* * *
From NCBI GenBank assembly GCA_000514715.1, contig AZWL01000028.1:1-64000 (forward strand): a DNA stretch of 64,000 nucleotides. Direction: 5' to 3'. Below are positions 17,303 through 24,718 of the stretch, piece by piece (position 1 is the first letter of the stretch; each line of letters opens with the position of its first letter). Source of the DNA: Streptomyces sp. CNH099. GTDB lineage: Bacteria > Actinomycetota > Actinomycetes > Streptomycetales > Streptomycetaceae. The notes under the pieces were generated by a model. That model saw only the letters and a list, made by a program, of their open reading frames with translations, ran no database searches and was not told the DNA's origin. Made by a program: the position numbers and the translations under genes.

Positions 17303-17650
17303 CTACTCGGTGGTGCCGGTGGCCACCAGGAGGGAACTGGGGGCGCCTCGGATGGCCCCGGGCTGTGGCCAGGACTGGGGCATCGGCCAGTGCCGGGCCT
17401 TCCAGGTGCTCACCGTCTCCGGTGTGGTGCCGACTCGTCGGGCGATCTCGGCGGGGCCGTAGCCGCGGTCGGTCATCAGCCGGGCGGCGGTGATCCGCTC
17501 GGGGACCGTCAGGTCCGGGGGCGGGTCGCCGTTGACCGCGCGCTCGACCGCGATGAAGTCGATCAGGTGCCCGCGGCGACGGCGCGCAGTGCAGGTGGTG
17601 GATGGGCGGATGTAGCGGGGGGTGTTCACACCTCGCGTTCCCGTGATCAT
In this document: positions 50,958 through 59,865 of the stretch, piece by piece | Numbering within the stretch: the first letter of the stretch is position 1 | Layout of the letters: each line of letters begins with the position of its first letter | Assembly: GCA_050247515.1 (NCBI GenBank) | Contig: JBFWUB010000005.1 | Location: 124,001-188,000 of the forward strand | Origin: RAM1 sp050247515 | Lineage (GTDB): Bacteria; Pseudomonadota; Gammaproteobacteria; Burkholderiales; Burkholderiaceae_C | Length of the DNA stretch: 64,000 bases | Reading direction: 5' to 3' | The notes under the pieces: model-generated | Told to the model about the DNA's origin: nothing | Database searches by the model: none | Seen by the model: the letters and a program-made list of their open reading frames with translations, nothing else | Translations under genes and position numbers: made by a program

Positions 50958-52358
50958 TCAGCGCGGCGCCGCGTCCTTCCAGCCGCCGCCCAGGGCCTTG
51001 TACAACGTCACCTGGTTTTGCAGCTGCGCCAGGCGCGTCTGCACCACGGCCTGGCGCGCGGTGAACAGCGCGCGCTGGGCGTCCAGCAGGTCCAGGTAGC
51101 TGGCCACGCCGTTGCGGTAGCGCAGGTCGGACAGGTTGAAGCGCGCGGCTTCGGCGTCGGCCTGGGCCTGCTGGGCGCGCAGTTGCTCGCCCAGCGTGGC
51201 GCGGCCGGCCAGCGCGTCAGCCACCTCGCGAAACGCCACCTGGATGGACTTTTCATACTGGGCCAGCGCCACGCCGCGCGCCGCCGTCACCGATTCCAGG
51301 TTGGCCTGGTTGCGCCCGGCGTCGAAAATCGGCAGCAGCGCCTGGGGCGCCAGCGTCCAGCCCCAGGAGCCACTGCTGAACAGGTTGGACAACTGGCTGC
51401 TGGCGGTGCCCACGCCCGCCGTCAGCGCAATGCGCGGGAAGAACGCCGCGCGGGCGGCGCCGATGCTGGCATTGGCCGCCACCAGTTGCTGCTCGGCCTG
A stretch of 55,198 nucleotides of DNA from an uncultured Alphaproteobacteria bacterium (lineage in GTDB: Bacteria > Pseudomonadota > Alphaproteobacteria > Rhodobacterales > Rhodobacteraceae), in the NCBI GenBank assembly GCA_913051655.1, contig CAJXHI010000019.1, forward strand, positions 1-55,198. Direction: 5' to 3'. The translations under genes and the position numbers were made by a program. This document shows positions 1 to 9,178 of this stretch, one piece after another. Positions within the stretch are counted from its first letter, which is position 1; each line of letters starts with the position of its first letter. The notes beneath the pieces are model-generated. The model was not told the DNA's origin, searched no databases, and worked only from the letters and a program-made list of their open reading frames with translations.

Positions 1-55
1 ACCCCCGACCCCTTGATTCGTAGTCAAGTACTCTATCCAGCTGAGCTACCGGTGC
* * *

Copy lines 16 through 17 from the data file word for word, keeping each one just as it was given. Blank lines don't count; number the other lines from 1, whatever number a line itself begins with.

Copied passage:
Positions 1-55
1 ACCCCCGACCCCTTGATTCGTAGTCAAGTACTCTATCCAGCTGAGCTACCGGTGC